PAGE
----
I love going to yard sales, flea markets, and antique malls. Of course, as a historian I am always on the lookout for an amazing they-didn’t-know-they-had-this, paradigm shifting find. Maybe some day I’ll find a box of important letters, or a diary like that of Martha Ballard. Most of the time, I don’t find much that interests me. Sometimes I will find interesting medical antiques, like old medicine boxes, or a pair of doctor’s saddle bags. Every one in a while I find something that touches me and makes me stop and think. A few months ago I was at an antique store here in Morgantown. It was their reopening day after moving to a new location and the store was absolutely packed (this was about three weeks before COVID hit). In a back room on the corner of a table against a wall I found a packet of about 40 military photographs, taken by an unknown soldier or soldiers. I love them. They date from the 1950s and cover a soldier’s life abroad in Korea and at home. At least one of the soldiers, perhaps the one responsible for the camera, was from West Virginia.
As a historian, when you use a primary source, you learn so much more from it than what’s on the surface. It’s not just about who is in the photograph or what the letter says. It’s about the other clues that lie beneath, and what the source’s existence can tell you about the time period. These photographs don’t just document what a soldier’s home looked like, or what the inside of his barracks looked like. It also tells us what things he found important enough to stop and document. What things he found fascinating, or moving, or fun. Things he would want to come home and look at some day, remembering the friends and experiences he had.
Some photos you can clearly imagine hanging at the soldiers bunk or kept in his wallet as he served thousands of miles away from his home and family.
Other photographs are timeless and look as if they could have been taken by any young soldier today. They show real people enjoying life and friendship.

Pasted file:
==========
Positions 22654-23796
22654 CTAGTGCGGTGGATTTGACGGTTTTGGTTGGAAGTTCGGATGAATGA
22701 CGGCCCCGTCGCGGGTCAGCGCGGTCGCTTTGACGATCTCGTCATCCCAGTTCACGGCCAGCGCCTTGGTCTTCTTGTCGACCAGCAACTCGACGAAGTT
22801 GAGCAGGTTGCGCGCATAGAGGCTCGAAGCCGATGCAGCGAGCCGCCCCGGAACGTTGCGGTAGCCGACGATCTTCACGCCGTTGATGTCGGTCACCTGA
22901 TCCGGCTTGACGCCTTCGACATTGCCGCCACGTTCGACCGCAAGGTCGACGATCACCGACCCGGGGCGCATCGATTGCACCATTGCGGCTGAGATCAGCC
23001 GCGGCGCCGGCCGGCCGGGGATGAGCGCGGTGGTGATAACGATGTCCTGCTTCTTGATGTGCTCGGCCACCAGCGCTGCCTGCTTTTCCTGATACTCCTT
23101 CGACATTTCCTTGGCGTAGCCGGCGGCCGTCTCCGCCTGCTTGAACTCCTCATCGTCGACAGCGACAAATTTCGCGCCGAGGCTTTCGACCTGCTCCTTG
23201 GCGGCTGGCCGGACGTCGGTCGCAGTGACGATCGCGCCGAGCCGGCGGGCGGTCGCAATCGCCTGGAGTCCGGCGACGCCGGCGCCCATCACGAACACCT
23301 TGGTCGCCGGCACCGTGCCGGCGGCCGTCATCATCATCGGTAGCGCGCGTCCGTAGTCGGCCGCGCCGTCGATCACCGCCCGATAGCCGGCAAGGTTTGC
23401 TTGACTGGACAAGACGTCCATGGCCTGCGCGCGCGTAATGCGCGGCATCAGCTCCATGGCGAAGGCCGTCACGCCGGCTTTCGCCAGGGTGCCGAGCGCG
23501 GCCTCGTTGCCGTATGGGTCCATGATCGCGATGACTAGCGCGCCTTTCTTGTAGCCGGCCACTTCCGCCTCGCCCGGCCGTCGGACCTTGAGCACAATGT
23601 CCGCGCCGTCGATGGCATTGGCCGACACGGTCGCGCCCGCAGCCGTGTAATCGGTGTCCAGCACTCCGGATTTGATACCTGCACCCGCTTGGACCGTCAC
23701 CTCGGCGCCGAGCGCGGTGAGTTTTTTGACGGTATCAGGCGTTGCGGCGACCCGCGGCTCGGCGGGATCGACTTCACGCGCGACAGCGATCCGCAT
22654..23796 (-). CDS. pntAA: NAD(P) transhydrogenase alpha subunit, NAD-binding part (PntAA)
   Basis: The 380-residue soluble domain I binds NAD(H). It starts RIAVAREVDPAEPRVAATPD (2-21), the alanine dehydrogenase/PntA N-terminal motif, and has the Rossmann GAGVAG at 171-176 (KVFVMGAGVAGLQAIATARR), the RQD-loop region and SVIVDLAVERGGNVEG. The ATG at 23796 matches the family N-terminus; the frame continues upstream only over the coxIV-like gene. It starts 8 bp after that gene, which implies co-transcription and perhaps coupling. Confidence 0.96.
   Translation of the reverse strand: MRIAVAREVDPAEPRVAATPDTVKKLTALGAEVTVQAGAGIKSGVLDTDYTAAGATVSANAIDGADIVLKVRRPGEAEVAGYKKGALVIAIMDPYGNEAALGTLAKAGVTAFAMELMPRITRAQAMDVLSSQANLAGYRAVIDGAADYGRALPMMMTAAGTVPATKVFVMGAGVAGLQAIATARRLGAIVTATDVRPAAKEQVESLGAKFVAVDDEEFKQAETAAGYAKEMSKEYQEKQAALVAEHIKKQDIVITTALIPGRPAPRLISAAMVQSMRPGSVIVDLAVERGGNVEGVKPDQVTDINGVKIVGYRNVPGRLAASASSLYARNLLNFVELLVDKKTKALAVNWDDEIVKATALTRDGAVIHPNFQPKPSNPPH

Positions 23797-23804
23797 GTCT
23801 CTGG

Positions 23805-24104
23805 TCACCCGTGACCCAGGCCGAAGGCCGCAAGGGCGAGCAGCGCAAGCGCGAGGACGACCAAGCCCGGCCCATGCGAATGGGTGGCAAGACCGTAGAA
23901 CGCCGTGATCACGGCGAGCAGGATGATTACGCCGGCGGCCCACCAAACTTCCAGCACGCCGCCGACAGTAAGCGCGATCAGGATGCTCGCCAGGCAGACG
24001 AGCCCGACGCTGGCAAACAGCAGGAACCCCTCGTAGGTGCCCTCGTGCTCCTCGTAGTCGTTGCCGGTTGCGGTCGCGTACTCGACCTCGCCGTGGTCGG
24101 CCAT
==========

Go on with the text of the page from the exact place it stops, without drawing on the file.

Some show the daily grind of the life of a soldier. I especially love the one immediately below, showing a medic outside the camp dispensary. 38 days since the last accident.
The other photographs are photographs that were clearly taken on deployment and show the streets of a Korea town and base. They capture that feeling you have when you first visit a country vastly different from your own. I remember my first trip abroad, to Guatemala. It was so different, not just from a language perspective but from every perspective. Different houses, different people, different snacks, different roads and infrastructure. Everything was worthy of a picture. I know exactly how this soldier felt when he took these pictures.
Several of the pictures show what appear to be local Koreans posing with their equipment. I believe he had formed friendships with them and wanted to document this.
1,354,664 deaths+. That’s how many Americans have died in the service of our country. We don’t have an exact count and believe it to be higher than that. I don’t know any of the men in these photographs, if they died in service, if they lost friends in service, or what they did when they came home. On Memorial Day, we need to remember the brave men and women who gave their lives for us. It doesn’t matter if you think the wars were just, it doesn’t matter what you think of the government or the armed forces as institutions. What matters is that these individuals made the ultimate sacrifice for others. They were people with families and homes and dogs and friends, they were young men wide-eyed at their first glimpse of a foreign country, boys smoking cigars and laughing. Let’s remember them today as people with full lives and histories as important as our own.